3. Will you fill out the rubric/response, or will other students, or will the writer? or some combination?


TYPES OF ASSESSMENTS


1. Traditional Grid Rubrics

2. Point Breakdown Rubrics

3. Scales or Continuums

4. Open-ended Comments/Reflections (self, peer, teacher)

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WEEK 2: WRITING TO COMMUNICATE SESSION 1 -- ANALYTICAL WRITING


Keep in mind when devising any writing activity: What is the PURPOSE? What is the POINT? Who is the AUDIENCE? What are the SKILLS?


Think of a unit/lesson/writing activity(ies) for your students that would incorporate one or more of the following patterns of thought.

Consider the process step by step, from pre-writing/organizing to drafting to editing to assessing.


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5 Ways We Explore What Things Are:

A. Describe or Illustrate

B. Define

C. Classify

D. Determine the Whole and its Parts

E. Compare and Contrast


3 Ways We Explore How Things Work or in What Order:

F. Sequence of Events (Narrative)

G. Process Analysis ("How-To")

H. Cause-Effect




Cruise ship
http://hutchinson-page.wikispaces.com/Photo+5

Don Draper

Stereotypes

Symphony
http://www.english-online.at/music/orchestra/orchestra.htm

Graphic organizer website
http://www.graphic.org/goindex.html

The Eagle Tutorial

Accidents
http://kidshealth.org/teen/safety/driving/post_crash.html#

Storm scenes



WEEK 3: THE BIG ONES -- ARGUMENTATION & RESEARCHED WRITING


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Communicating with the Class: Text-based arguments

Communicating with the World: Student-selected arguments



Definition of ARGUMENT: the use of evidence and reason to discover some version of the truth


Types of Argument:

- to explore

- to inform

- to make decisions

- to meditate or pray

- to persuade

- to convince


Arguments about the Past: Forensic Arguments (What happened?)

Arguments about the Present: Ceremonial Arguments (Where are we now?)

Arguments about the Future: Deliberative Arguments (What should happen?)



We use all the other types of writing -- writing to learn, writing to discover, and writing to analyze -- in the service of an argument.



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Toulmin Debate Model

SITES FOR EXPLORING PROVOCATIVE TOPICS:


New York Times "Room for Debate" column:

http://www.nytimes.com/roomfordebate

Dist. 214 Library Resources site, Opposing Viewpoints (password: research214):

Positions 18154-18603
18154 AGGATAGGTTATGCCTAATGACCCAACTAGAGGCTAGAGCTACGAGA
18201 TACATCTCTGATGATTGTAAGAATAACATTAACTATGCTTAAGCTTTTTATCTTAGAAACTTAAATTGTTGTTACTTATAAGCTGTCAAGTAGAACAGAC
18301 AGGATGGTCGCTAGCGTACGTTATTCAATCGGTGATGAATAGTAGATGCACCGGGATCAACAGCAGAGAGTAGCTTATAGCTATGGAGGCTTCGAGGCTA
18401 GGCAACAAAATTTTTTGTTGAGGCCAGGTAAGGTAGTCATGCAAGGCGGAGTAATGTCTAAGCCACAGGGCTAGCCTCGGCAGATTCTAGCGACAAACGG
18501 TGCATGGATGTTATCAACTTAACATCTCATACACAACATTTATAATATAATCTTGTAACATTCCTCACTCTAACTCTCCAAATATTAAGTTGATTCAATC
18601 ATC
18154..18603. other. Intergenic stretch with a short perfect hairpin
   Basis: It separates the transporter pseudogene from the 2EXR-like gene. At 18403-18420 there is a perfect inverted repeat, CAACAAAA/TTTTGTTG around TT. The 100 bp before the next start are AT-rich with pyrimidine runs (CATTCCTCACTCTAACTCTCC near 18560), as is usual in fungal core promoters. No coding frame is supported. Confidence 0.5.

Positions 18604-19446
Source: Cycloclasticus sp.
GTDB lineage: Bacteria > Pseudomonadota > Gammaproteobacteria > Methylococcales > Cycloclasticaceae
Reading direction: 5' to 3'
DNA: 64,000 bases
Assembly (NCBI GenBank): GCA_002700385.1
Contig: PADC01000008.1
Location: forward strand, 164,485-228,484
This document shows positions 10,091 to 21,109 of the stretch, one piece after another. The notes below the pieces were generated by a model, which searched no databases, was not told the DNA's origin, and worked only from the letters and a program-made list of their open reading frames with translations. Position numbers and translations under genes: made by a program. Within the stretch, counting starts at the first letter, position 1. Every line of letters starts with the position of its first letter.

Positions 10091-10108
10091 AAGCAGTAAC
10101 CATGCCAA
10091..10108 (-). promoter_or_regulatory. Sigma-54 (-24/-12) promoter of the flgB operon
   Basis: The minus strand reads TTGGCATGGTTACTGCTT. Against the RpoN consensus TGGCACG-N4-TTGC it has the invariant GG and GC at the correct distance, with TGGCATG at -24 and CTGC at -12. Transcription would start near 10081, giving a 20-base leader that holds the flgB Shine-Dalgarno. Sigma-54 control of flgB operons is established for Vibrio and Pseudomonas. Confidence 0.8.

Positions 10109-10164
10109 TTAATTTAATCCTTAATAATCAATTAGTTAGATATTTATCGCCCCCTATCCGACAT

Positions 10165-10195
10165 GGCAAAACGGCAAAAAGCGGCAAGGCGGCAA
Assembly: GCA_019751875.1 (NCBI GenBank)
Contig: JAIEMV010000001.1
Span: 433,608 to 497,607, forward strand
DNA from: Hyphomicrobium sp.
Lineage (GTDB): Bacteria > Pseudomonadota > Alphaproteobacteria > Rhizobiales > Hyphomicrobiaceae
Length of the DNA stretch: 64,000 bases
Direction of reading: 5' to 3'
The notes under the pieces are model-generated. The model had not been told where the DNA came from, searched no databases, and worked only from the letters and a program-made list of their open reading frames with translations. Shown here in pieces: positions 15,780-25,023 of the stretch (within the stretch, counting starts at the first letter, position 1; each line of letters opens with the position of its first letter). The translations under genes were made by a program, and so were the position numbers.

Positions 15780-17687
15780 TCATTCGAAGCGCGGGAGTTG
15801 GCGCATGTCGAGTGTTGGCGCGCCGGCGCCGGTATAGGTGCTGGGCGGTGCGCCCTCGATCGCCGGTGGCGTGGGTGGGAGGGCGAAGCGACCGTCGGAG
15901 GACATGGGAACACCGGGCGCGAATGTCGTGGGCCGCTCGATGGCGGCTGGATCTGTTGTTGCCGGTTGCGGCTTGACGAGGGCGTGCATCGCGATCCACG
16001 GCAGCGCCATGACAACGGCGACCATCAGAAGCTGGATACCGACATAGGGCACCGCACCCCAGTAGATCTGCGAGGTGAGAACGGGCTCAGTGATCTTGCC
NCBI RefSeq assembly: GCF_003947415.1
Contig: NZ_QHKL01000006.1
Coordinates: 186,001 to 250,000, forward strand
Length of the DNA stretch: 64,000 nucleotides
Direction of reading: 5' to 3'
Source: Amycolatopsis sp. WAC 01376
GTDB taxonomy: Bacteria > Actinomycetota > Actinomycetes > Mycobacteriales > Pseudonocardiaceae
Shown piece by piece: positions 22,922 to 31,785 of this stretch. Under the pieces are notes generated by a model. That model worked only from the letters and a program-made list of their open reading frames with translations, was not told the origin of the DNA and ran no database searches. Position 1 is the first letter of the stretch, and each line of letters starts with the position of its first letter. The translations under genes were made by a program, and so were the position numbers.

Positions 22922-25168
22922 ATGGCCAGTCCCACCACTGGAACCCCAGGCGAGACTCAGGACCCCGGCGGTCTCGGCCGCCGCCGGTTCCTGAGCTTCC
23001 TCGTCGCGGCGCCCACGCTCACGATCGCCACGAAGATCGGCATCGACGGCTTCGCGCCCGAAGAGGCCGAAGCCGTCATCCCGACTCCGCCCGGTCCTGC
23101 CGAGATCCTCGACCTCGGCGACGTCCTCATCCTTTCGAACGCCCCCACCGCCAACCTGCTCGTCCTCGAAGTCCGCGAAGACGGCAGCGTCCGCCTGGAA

http://www.d214.org/district_library/214_library_resources_copy.aspx

TED Talks:

http://www.ted.com/talks

Sir Ken Robinson's definition of CREATIVITY: the process of having original ideas that have value

Robinson also reminds us that INTELLIGENCE is fluid, dynamic, and interactive.



HANDOUTS FOR WEEK 3












WEEK 4: CREATIVE WRITING - TO LEARN, EXPLORE, AND COMMUNICATE

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Why use creative writing?

- to see something in a new way or in a different context, hopefully to understand it better

- to provide a verbal vehicle of expression to ideas originally learned otherwise

- to make metaphoric or analogous connections, expanding understanding of the subject

- to have fun or be silly... or find humor in an otherwise non-humorous topic


CREATIVE WRITING FORMATS:

1. Descriptive writing (appealing to the 5 senses)

2. Narrative writing (story telling)

3. Drama (dialogue or scenes)

4. Poetry and Metaphoric Writing

5. Songwriting and Rap

6. Collage or Hybrid text (mixture of any of the above, often with visuals)

7. Video, imovie



CREATIVE WRITING ASSESSMENTS:

How picky should we be on a "creative" work? Let the rubric clarify this.

Consider focusing on just a few elements of content, isolating key skills and effort.

You might give points for using a particular number of elements, for length, for color/formatting,

or for memorization if it involves performance.

Other examples:

- Use of specific details that appeal to the 5 senses

- Use of figurative language

- Use of rhyme

- Ties to subject that are clever and original

- Clear narrative trajectory

- Consistent use of voice/point of view




Mining YouTube for Models:poetry-man.jpg



Schoolhouse Rock: Verbs

http://www.youtube.com/watch?v=US8mGU1MzYw&list=PLC8B9E347A97DBF59

England's Drama 4 Learning Initiative

http://www.youtube.com/watch?v=y0uDH5rYX3E

Kids' Crazy Math Skit

http://www.youtube.com/watch?v=vT83qy1VTDo